Looking along the same entrance wing.

A view of the mall near a smaller court area from the second level.

A view from the third level balcony toward JCPenney.  This was kinda cool.  Third levels in mall are rare in any form.

The wing connecting the center court to Winfrey Hotel lacked the grandeur of the other parts.

When Belk came along, the lawsuit simply fell into Belk's hands.  Belk opened in the former Macy's/Proffitt's with no intentions of opening in the old McRae's initially.  Apparently, the agreement was settled when Belk ultimately opened a Home store in the upper level of the old Pizitz/McRae's while moving their store otherwise to the former Parisian.  Belk moved again into the old Parisian since they bought them out the same year.  Apparently, Belk decided that the old Parisian was a more appealing store than the old Macy's, so by 2007 the 20 year-old Macy's would finally go dark.  Today, this leaves 1 1/2 anchors in the mall dark in a mall designed for far more department store anchors than are typically available today.  In a reasonable scenario, Dillard's would take up the old Pizitz/McRae's spot, but so far that has obviously not been considered.  The original Macy's, however, awaits a Nordstrom.  It is rumored that Nordstrom plans to open in that spot, and the Nordstrom would be the first in the state.  No doubt if this works out this will be a huge deal.  Apparently the success of the Saks Fifth Avenue at the Summit has created the right conditions for a further upscaling of Alabama's (and one of the South's) largest mall.  Whether they will use the existing Macy's building or not is unknown, however.

One of the three entrances to the main Belk store (former Parisian).

The second entrance to the main Belk store (former Parisian).  This is probably the original 1986 store in lieu of the 1995 addition.

Here is the third entrance to the main Belk in the wing next to Winfrey Hotel's entrance.  Behind me (not pictured) is the side entrance to Belk Men's (former McRae's/Pizitz).

Nothing too terribly unusual about JCPenney right here from the inside.

Since Sears and Macy's make up different ends of a Y-shaped split, these overhead signs are in place.  These remind me of similar found all over Oglethorpe Mall in Savannah, GA.

Macy's entrance is the most elegant.  It was Rich's up until 2003, and their 80's designs inside and out were elegant and very cutting edge.  I couldn't say the same for their stores from the 1990's on.

Sears...meh...very cookie-cutter.

In all, while not my favorite mall design-wise, it is a truly massive and impressive structure in every way.  Its glass skylights are the most expansive and open I have ever encountered giving the mall an almost outdoor feel, and its massive size is almost overwhelming.  The two towers over the mall also make the mall feel like it is part of a huge downtown instead of a typical suburban center...a rare and unique arrangement in malls at any point.  Few malls have ever incorporated either an office tower or hotel, much less both, into its design like Riverchase has.  Its array of six huge anchors, two mid-rise towers. a large food court and such an enormous amount of stores speaks of optimism and excess we may never see again.  It was a time when malls seemed to be in a race to be the biggest and the best...finally culminating with a few monoliths in the 90's such as Mall of America and many leaner versions such as Mall of Georgia.  It is also still a traditional mall in every sense...maintaining its size without the trendy "lifestyle" addition that flanks many malls today including later-built Mall of Georgia.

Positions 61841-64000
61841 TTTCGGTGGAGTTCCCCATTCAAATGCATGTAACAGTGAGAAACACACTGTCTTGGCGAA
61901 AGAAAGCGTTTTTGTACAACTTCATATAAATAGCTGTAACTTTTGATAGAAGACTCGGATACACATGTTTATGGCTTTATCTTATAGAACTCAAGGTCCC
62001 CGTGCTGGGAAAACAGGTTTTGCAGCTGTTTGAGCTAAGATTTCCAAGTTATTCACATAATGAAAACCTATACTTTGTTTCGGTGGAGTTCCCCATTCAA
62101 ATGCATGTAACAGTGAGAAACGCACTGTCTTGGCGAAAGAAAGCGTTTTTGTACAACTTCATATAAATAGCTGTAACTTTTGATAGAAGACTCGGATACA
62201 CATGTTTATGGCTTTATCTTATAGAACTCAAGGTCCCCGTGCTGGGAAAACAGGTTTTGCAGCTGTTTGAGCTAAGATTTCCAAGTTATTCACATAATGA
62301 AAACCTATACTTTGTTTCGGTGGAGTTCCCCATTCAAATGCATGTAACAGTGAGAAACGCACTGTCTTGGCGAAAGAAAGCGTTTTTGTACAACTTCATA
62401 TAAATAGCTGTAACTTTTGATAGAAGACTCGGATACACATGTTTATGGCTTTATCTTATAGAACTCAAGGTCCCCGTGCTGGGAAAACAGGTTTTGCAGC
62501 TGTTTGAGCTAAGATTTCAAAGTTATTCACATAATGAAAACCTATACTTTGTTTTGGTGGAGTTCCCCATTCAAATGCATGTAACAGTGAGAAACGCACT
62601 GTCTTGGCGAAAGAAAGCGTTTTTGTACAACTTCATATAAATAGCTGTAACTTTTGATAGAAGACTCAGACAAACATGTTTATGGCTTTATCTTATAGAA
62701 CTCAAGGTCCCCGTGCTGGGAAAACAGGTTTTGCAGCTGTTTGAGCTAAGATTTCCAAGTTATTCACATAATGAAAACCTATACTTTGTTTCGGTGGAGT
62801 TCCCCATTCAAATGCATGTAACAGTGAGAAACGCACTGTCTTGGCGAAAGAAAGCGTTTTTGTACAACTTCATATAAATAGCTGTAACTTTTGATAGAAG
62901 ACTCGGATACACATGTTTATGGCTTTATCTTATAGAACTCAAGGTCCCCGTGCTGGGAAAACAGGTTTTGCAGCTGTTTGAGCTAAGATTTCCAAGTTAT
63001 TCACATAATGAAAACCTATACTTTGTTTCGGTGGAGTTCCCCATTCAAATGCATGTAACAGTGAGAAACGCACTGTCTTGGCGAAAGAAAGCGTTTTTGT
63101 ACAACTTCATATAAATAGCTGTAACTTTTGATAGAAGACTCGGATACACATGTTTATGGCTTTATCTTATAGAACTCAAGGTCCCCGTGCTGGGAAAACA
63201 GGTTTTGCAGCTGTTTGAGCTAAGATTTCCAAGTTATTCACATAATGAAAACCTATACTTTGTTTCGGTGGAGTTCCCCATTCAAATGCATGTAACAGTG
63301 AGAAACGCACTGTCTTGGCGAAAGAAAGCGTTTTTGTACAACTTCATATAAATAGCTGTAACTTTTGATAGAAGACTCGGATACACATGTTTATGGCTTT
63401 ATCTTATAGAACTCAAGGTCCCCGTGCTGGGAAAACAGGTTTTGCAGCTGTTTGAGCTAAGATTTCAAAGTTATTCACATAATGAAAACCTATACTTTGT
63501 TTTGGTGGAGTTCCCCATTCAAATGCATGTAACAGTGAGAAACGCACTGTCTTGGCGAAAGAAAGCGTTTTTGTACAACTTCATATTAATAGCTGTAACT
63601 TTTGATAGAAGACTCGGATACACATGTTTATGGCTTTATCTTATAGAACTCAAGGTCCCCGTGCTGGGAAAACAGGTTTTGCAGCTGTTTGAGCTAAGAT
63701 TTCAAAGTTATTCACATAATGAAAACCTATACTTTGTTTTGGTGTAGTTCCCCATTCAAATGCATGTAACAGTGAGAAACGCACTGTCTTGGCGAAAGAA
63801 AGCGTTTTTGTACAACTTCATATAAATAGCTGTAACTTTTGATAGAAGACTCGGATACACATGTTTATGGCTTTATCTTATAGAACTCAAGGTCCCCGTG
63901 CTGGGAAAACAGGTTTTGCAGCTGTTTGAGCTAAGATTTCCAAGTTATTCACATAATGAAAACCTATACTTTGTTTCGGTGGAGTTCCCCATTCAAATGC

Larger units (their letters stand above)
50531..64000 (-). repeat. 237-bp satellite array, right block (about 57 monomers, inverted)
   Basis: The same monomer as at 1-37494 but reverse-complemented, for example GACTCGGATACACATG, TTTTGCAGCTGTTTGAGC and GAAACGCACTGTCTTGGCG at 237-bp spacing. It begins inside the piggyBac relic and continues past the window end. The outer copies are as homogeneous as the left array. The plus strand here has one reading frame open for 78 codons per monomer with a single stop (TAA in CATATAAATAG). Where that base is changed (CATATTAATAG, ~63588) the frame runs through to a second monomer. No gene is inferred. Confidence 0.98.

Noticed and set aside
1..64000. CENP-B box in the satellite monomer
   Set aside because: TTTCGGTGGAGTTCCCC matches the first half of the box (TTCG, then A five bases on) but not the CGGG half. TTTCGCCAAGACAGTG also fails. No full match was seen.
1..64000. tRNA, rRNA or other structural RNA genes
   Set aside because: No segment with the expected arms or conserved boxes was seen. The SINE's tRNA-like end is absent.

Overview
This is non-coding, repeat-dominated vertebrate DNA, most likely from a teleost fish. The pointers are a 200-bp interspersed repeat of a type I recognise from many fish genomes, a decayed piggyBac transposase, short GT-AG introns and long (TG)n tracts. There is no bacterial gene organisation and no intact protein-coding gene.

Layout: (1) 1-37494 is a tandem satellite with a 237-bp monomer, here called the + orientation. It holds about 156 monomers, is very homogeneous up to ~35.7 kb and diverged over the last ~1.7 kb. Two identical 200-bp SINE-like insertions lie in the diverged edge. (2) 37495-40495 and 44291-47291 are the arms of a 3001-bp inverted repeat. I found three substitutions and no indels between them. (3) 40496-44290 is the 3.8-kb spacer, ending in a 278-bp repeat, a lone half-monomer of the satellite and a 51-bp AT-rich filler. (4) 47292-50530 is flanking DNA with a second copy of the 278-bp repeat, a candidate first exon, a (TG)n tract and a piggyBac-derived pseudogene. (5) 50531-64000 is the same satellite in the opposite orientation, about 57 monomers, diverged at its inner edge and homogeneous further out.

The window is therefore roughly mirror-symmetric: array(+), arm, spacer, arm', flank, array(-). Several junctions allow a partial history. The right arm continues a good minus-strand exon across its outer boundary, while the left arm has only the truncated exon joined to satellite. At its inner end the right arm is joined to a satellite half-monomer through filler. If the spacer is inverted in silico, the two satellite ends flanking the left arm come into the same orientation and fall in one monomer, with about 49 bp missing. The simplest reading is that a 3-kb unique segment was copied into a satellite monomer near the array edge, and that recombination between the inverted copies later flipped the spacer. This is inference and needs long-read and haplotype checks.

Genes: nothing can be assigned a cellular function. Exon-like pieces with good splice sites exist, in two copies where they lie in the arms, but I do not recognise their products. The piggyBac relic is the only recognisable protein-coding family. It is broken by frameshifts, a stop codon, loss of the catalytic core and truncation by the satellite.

Macy's original store  The huge arched design over the small doors was pretty stark indeed.  This is still a pretty brutalist three-level store here I must say.

JCPenney's store here was apparently cloned for Asheville Mall.  The designs are identical pretty much.

The old Parisian, now Belk, was kinda neat.  Of all the anchors, this one had the most appealing and eye-catching design features while still keeping it simple.  Winfrey Hotel is to the left.

Sorry this picture came out blurry.  The McRae's/Pizitz here was all about arches as well.  

This had to be one of the best designs for a Rich's department store ever.  It is so classy looking.  The Macy's logo intrigues me.  It actually looks like it must have come off of its original 1987 store and was replaced on the old Rich's.  It is definitely not the newer "red star" logo, and this must have been done at the request of mall owners.  Was the original Rich's sign here white?  I never saw this store with Rich's nor have I ever seen any photos of it.

I kinda figured Sears arrived fashionably late when I saw this store.  It opened here in 1996 and is a match to the store at Arbor Place Mall in Douglasville, GA that was built in 1999.

While the mall today may seem excessive, it brought Birmingham a true big city shopping experience that most other malls in the city never offered.  With exception of two-level Century Plaza and the peculiar Brookwood, all other malls in the city were not only quite small but also plain.  Their success relied on the lack of competition from a major shopping destination like Riverchase.  Perhaps Eastwood, West Lake, Century Plaza, Todds Mall and even the Five Points West mall addition might still be around today if this mall would never have been built, but you can be sure that local patrons would be disenchanted with what they would see as outdated, second-rate and outmoded offerings.  This is a problem that would have led to Birmingham residents skipping the city altogether to go to Atlanta instead.  Local developer Jim Wilson, who originally built Riverchase, was not about to let that happen.